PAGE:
Tattooists, or body artists, decorate the skin of their clients with permanent designs – either words or pictures or a combination of both. They create the tattoos using electronic needles which pierce and inject ink under the skin.
You could be:
- producing a portfolio of standard designs to show the client
- discussing the choice of design with the client, giving advice on types of tattoo
- explaining the procedure to the client and making sure they know the results are permanent
- adapting the designs in the chart, creating your own or copying a tattoo from the client’s own personal design
- if you are using a standard design, applying a transfer to the chosen part of the skin
- if you are creating a new design, drawing this freehand on the skin
- setting up the tattoo machine – an electronic needle which pierces tiny holes in the client's top layer of skin, and fills the holes with pigment
- first going over the outline of the image with the machine, then filling the outline using different sizes of needle and/or colours of pigment
- disposing of all waste through a licensed waste disposal service.
Some tattooists offer other services such as tattoo removal, 'cover up' (redesigning or covering over an existing tattoo) and body piercing (see job article Body Piercer).
The figures below are only a guide. Actual salaries may vary, depending on:
- where you work
- the size of the company or organisation you work for
- the demand for the job.
Starting pay is often based on the National Minimum Wage (NMW) or the National Living Wage (NLW).
As of 1 April 2017 the National Minimum Wage is £5.60 an hour for workers aged 18 to 20 and £7.05 an hour for workers aged 21 to 24. The National Living Wage is £7.50 for workers aged 25 and over.
Self-employed tattooists usually charge an hourly fee, from around £60 to £120, depending on its complexity and the numbers of pigments involved. Sometimes a set fee is agreed if the tattoo is done in one sitting. Experienced tattooists can earn around £30,000 a year or more. Tattooists sometimes charge a non refundable deposit which will be deducted from your final bill for large tattoo work such as a back piece.
- You work in a studio and may carry out the tattoo in a private room or area.
- Your hours of work are usually around 10.00am to 6.00pm.
- You might have to work Saturdays and some evenings.
- You sit or stand while working on a small area of skin.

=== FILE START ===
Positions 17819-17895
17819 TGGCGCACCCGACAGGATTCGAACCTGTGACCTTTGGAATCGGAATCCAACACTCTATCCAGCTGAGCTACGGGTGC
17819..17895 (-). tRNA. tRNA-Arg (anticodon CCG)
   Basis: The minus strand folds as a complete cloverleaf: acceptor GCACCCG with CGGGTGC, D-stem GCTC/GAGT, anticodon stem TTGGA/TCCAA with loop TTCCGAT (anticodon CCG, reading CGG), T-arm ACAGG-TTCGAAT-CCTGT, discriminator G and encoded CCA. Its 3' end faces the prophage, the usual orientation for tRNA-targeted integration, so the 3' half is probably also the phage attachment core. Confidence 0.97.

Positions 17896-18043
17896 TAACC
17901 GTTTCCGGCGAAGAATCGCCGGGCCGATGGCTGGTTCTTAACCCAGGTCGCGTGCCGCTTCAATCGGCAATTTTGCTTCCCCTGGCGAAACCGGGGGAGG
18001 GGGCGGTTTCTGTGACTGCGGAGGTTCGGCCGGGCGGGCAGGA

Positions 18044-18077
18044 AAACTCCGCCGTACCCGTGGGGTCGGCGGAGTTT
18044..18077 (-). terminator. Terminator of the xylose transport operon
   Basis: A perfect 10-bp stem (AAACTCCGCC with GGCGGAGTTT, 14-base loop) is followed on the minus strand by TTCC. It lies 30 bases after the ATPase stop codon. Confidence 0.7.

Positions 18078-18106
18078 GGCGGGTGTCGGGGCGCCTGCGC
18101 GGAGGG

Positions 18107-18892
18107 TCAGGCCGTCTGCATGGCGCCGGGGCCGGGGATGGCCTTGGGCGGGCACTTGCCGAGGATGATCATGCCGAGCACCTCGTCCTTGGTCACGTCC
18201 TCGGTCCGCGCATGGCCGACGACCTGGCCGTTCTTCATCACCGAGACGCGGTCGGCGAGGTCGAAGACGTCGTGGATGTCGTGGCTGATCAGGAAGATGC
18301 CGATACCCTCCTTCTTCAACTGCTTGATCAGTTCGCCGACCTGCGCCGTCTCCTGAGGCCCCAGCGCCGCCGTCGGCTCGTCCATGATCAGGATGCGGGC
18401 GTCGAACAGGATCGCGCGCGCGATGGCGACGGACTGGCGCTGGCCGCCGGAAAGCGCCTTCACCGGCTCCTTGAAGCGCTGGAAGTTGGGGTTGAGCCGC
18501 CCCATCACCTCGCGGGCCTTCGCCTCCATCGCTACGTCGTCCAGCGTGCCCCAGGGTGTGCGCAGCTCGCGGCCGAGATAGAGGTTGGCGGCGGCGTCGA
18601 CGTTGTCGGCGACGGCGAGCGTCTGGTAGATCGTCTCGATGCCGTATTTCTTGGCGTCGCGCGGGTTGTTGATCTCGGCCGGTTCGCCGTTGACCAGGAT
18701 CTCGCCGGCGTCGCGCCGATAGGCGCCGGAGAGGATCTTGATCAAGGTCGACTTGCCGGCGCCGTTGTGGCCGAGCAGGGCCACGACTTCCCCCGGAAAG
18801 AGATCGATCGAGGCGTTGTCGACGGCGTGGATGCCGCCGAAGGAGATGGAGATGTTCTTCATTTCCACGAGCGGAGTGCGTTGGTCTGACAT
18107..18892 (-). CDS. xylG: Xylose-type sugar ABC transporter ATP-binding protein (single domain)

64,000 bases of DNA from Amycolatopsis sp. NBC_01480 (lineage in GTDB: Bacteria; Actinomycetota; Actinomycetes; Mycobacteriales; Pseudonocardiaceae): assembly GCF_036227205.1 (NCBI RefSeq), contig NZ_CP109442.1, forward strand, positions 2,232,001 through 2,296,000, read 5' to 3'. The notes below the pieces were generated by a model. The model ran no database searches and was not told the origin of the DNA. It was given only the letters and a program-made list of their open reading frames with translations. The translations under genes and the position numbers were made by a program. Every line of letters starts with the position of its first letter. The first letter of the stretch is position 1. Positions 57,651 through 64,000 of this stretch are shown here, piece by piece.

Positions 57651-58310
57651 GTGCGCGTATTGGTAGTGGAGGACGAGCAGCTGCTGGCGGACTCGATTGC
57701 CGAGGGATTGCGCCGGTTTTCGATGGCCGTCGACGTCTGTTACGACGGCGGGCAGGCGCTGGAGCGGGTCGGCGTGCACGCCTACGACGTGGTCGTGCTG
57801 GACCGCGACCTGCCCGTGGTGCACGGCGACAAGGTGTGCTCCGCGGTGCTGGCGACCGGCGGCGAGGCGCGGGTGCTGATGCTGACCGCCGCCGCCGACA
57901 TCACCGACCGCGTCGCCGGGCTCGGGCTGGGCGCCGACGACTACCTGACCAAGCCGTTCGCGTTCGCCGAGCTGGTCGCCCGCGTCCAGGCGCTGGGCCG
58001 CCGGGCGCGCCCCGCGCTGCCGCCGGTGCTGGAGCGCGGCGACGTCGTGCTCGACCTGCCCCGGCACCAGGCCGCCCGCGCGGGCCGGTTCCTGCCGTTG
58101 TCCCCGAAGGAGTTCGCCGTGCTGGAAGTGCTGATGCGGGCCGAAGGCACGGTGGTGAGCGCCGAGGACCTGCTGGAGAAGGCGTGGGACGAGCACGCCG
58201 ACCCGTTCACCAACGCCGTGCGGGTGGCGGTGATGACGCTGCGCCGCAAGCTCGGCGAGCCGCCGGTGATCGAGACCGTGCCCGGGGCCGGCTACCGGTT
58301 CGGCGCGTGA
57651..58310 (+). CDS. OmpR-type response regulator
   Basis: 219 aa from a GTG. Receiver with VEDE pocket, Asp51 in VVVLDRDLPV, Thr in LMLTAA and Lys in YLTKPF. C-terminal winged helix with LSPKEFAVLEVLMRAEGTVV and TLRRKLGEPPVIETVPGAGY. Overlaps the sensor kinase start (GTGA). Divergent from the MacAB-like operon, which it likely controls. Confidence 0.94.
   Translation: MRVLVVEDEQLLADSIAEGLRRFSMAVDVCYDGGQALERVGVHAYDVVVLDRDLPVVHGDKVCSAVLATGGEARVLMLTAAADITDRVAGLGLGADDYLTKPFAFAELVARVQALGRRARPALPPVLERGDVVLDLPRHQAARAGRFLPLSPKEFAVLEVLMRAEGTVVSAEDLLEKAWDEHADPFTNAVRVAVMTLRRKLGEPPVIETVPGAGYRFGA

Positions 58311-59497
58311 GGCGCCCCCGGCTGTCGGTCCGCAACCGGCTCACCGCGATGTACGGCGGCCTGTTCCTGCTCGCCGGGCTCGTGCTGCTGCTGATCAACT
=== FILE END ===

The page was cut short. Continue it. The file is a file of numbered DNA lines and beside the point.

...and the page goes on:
- You wear protective gloves and keep your equipment in sterile conditions.
- You are recommended to get immunised against Hepatitis.
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- You do not need formal qualifications. The usual way in is through an apprenticeship with a registered tattoo artist.
- It can be difficult to find a suitable apprenticeship. You need talent and determination to find a job with training.
- You need to be over 18.
- Some tattooists have qualifications in fine art or graphics.
- There are no formal courses in tattooing – training is on the job.
- A portfolio of work is important to help you get an apprenticeship.
- You would be expected to buy and maintain your own equipment, which can cost up to £5,000.
- If you are self-employed, you must obtain a licence from the local authority you operate in.
Look for apprenticeships by contacting registered tattooists. You may make useful contacts by going to tattooing conventions. You might have to move to another part of the country. Most registered tattooists are self-employed.
Predicted Employment in Scotland
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What Does it Take?
- artistic flair and imagination
- excellent hand to eye co-ordination
- a steady hand and good concentration
- a responsible attitude – to turn away a client who is unsure or appears underage
- high standards of personal and work hygiene and awareness of health and safety issues
- a calm, reassuring approach – for clients who are nervous or in pain
- business skills
- patience, care and attention to detail
- a passion for tattoos - most artists already have tattoos of their own.
- An apprenticeship with a registered tattooist lasts at least 2-3 years.
- You might not earn wages during the apprenticeship. You start by seeing how the studio is run and keeping it in order.
- On the job training includes how to run a business.
- You only start doing tattoos yourself after 6 to 12 months of training and are only fully competent after 5 years.
- You might have to pay for training – this can cost from £5,000 upwards.
Success will depend on the location of your studio and the reputation you build up by word of mouth.
In Scotland you can apply for the Tattoo, piercing and electrolysis licence (Scotland) from your local authority. This licences covers:
- semi-permanent skin colouring
- cosmetic piercing
There is a growing demand in the UK for tattooists with one fifth of the UK's population now having a tattoo.
The following organisations may be able to provide further information.
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